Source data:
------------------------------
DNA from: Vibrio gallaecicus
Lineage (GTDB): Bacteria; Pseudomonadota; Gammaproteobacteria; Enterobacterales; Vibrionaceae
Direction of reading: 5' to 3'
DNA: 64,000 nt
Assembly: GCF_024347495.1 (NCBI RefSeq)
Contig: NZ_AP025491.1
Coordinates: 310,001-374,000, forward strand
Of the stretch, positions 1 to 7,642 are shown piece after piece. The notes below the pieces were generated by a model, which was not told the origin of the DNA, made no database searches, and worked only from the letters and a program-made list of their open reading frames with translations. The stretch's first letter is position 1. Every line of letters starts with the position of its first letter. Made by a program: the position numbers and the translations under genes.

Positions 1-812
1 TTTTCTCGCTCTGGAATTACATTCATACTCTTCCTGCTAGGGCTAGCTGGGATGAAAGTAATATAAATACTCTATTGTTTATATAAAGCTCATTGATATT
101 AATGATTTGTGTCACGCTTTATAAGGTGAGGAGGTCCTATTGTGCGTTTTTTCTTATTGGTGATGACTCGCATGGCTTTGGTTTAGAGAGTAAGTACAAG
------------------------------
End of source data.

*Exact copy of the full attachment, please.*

DNA from: Vibrio gallaecicus
Lineage (GTDB): Bacteria; Pseudomonadota; Gammaproteobacteria; Enterobacterales; Vibrionaceae
Direction of reading: 5' to 3'
DNA: 64,000 nt
Assembly: GCF_024347495.1 (NCBI RefSeq)
Contig: NZ_AP025491.1
Coordinates: 310,001-374,000, forward strand
Of the stretch, positions 1 to 7,642 are shown piece after piece. The notes below the pieces were generated by a model, which was not told the origin of the DNA, made no database searches, and worked only from the letters and a program-made list of their open reading frames with translations. The stretch's first letter is position 1. Every line of letters starts with the position of its first letter. Made by a program: the position numbers and the translations under genes.

Positions 1-812
1 TTTTCTCGCTCTGGAATTACATTCATACTCTTCCTGCTAGGGCTAGCTGGGATGAAAGTAATATAAATACTCTATTGTTTATATAAAGCTCATTGATATT
101 AATGATTTGTGTCACGCTTTATAAGGTGAGGAGGTCCTATTGTGCGTTTTTTCTTATTGGTGATGACTCGCATGGCTTTGGTTTAGAGAGTAAGTACAAG